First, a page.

Jane Malone

Jane A. Malone continues to be an ardent advocate for the Chamberlain Park neighborhood and the park’s community center, which will be renamed in her honor.

Jane A. Malone is spunky. At 81 years old, she still has an 8-to-5 job at the Tulsa Development Authority, where she has worked for the past 10 years. A longtime resident of her Chamberlain Park neighborhood located between Martin Luther King Jr. Boulevard and North Hartford Avenue and between East 46th and 56th Streets North, she has advocated for community enrichment and improvements to the Chamberlain Park Recreation Center for decades. Earlier this year, the Tulsa City Council announced it would honor Malone and her dedication to the neighborhood by renaming the facility the Jane A. Malone Center.

Since moving to Tulsa in 1962, she has held leadership roles with Neighborhood Housing Services, the NAACP, the Greenwood Chamber of Commerce and the Oklahoma Jazz Hall of Fame. Raised by her father and grandparents in Bartlesville, she faced adversity as a young adult and was the only African American to graduate from Bartlesville’s College High School in 1956. The racial discrimination she has experienced is never far from her mind, but she doesn’t allow the memories to damper her spirit and heart for the community.

Where did you go to school/university? Why?

I went to Douglass School in Bartlesville. It was the black school for grades 1-12. My senior year integration was coming into existence, and I lived on the east side of the tracks. I had to go to a white school or pay a transfer fee to stay at Douglass, so I went to College High, the all-white school, by myself. It should’ve been my best year, but it was lonely. People would only talk to me in class sometimes, and my teacher would never call on me when I raised my hand. One day, I asked the teacher why she didn’t call on me, and she said she didn’t see me raise my hand. I said, “How do you not see me? I’m the only person of color in this class.” After that, she started calling on me. I guess that was the beginning of Jane’s assertiveness (laughs), but I was assertive when I was younger, too.

I was in the band and had an excellent band teacher at Douglass. We had operettas and band contests, and I played the clarinet. On band trips with the white band we would stop to get food, and the band director would have to go into the eating establishment to see if it was OK if I could go in. If they said no, then the director would get my money and bring my food back out to the bus. I would have to sit on the bus and eat my food by myself. I had to just deal with it. Had it not been for a praying grandmama, granddaddy and daddy, I really don’t know. My basic education came from Douglass School, and I was enrolled in several business classes there. The classes prepared me to the extent that I was able to become gainfully employed as a secretary and executive assistant in Minnesota.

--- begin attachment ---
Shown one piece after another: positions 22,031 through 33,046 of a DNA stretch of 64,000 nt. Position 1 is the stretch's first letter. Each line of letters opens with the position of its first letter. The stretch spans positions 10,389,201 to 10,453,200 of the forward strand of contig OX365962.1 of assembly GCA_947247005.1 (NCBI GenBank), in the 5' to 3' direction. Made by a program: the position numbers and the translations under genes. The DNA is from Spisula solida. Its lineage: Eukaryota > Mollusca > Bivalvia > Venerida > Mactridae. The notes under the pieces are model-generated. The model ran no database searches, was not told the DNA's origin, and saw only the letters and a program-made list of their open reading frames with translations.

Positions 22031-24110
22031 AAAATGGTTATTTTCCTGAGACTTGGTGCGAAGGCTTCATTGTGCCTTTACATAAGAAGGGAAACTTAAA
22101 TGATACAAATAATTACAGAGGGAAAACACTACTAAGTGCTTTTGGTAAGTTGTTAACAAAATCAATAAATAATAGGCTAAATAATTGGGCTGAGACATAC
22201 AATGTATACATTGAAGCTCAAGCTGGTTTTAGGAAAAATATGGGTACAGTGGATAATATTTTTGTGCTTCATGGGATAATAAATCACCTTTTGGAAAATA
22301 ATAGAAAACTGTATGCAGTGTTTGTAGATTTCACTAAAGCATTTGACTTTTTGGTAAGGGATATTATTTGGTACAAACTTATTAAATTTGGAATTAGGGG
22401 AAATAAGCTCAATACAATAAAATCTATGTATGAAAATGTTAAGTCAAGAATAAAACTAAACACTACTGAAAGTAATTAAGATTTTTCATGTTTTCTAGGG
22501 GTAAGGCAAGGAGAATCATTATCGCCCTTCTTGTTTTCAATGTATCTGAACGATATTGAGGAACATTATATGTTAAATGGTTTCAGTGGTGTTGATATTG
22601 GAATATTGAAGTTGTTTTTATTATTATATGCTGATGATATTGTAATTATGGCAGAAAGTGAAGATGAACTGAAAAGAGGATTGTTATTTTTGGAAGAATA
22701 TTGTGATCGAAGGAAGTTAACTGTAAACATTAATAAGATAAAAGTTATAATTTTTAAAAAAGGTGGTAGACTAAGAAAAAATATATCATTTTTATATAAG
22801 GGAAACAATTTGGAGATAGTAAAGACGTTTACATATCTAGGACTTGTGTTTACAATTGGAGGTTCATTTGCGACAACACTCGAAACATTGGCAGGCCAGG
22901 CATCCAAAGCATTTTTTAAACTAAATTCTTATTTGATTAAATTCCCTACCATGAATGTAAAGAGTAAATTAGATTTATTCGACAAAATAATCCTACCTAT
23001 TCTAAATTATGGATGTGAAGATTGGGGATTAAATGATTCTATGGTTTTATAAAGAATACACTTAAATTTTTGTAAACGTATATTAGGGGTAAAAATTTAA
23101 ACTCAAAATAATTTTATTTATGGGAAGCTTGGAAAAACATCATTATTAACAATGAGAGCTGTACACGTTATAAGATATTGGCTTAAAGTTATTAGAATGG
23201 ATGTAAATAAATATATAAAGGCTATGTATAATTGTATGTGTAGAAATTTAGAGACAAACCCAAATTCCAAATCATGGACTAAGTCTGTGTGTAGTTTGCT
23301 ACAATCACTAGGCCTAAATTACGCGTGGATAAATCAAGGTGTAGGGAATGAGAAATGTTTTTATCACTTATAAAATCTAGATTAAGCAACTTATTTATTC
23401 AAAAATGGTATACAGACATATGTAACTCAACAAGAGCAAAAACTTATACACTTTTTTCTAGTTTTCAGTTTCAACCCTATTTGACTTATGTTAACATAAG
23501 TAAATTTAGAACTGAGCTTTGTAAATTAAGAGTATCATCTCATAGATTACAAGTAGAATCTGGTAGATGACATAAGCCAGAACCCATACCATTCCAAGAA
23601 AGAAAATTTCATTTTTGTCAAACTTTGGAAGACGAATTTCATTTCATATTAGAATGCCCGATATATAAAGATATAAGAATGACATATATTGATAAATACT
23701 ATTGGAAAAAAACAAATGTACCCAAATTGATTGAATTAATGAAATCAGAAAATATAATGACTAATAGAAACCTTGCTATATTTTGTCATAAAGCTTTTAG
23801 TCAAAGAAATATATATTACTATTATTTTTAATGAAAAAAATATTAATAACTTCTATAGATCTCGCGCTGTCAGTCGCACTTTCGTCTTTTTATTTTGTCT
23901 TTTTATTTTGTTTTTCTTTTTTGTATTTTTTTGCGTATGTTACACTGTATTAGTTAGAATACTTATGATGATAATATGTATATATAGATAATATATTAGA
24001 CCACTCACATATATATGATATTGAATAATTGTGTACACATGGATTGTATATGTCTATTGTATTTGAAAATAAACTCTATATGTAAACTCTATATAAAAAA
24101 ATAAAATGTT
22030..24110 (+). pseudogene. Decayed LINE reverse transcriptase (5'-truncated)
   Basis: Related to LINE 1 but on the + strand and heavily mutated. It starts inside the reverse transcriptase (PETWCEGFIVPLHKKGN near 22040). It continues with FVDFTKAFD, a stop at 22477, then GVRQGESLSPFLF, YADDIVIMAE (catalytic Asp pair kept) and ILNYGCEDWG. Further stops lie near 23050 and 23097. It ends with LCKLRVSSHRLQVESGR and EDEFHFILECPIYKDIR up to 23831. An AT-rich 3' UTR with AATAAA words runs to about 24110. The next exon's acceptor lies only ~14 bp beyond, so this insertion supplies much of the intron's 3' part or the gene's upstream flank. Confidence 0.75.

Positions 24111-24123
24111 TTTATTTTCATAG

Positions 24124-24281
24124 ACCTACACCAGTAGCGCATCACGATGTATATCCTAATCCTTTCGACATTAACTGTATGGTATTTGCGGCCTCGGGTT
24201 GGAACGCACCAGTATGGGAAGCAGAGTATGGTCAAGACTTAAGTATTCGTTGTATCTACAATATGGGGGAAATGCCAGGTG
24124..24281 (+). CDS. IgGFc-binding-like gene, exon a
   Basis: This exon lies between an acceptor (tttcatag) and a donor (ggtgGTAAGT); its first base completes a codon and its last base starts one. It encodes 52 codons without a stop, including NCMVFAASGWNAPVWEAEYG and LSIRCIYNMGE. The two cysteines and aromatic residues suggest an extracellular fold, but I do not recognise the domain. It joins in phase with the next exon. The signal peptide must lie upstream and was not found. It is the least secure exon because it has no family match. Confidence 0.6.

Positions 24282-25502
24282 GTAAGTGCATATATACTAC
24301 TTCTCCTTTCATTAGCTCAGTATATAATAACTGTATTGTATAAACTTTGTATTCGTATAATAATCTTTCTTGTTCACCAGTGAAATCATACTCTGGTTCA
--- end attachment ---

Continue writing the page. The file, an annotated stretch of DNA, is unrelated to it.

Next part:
What led you to Minnesota?

I couldn’t get a job in Bartlesville, and I had friends in Minnesota, so I moved there in ’56. I worked as a secretary for six years. I came back to Bartlesville and applied to Phillips, but they said they had no openings. My uncle worked at City Service in maintenance. I applied there, took the test, but they said they had no openings. This was because of my race.

What field were you interested in pursuing?

When I moved to Tulsa in ’62, the Tulsa Urban League helped me find a job working for an attorney. I got my secretarial skills from my schooling at Douglass. I took shorthand and typing; we had excellent teachers. I wanted to go to college, but when I had to go to College High, they didn’t make me aware of any scholarships that were available to go on to college. I wanted to be a school teacher, but black school teacher contracts were not renewed because of integration. Why go to school when you couldn’t get a job?

What was one of your most defining moments in life?

The birth of my son, Edwin Robert “Hank” Malone, is the most defining moment in my life.

What age do you feel right now and why?

I feel my age is between 60 and 65 because I am still working as a full-time executive assistant. I am able to produce quality work within the designated time frame. My skillset is still very high, and I am very active in my church and community.

How would your friends describe you?

I am quoting one of my former colleagues and friends. She describes me as highly intelligent, a woman of integrity, loyal, organized, a workaholic, dependable and trustworthy.

Another friend describes me as faithful; dedicated to my family, friends and church; committed; and level-headed. I’m also described as passionate, kind, giving and determined to improve my community in north Tulsa.

You’ve helped save the Chamberlain Park Recreation Center in your neighborhood for many years. What has inspired or motivated you to keep it open?